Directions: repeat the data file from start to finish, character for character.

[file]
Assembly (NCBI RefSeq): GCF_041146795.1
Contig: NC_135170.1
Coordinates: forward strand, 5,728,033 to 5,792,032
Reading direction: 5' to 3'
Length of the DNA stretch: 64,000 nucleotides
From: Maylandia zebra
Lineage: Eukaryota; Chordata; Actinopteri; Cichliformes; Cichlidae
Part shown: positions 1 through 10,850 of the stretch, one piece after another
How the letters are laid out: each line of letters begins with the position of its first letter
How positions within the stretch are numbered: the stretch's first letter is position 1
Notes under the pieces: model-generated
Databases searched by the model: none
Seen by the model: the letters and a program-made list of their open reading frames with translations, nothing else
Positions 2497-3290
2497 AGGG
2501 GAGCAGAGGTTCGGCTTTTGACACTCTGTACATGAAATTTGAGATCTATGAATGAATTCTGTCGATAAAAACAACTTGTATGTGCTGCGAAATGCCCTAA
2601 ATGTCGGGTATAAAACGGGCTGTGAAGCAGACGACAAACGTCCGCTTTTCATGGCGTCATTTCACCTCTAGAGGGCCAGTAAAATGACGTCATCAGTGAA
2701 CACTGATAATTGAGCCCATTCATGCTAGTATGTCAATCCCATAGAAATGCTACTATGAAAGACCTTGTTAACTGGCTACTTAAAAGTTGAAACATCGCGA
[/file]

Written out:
Assembly (NCBI RefSeq): GCF_041146795.1
Contig: NC_135170.1
Coordinates: forward strand, 5,728,033 to 5,792,032
Reading direction: 5' to 3'
Length of the DNA stretch: 64,000 nucleotides
From: Maylandia zebra
Lineage: Eukaryota; Chordata; Actinopteri; Cichliformes; Cichlidae
Part shown: positions 1 through 10,850 of the stretch, one piece after another
How the letters are laid out: each line of letters begins with the position of its first letter
How positions within the stretch are numbered: the stretch's first letter is position 1
Notes under the pieces: model-generated
Databases searched by the model: none
Seen by the model: the letters and a program-made list of their open reading frames with translations, nothing else
Positions 2497-3290
2497 AGGG
2501 GAGCAGAGGTTCGGCTTTTGACACTCTGTACATGAAATTTGAGATCTATGAATGAATTCTGTCGATAAAAACAACTTGTATGTGCTGCGAAATGCCCTAA
2601 ATGTCGGGTATAAAACGGGCTGTGAAGCAGACGACAAACGTCCGCTTTTCATGGCGTCATTTCACCTCTAGAGGGCCAGTAAAATGACGTCATCAGTGAA
2701 CACTGATAATTGAGCCCATTCATGCTAGTATGTCAATCCCATAGAAATGCTACTATGAAAGACCTTGTTAACTGGCTACTTAAAAGTTGAAACATCGCGA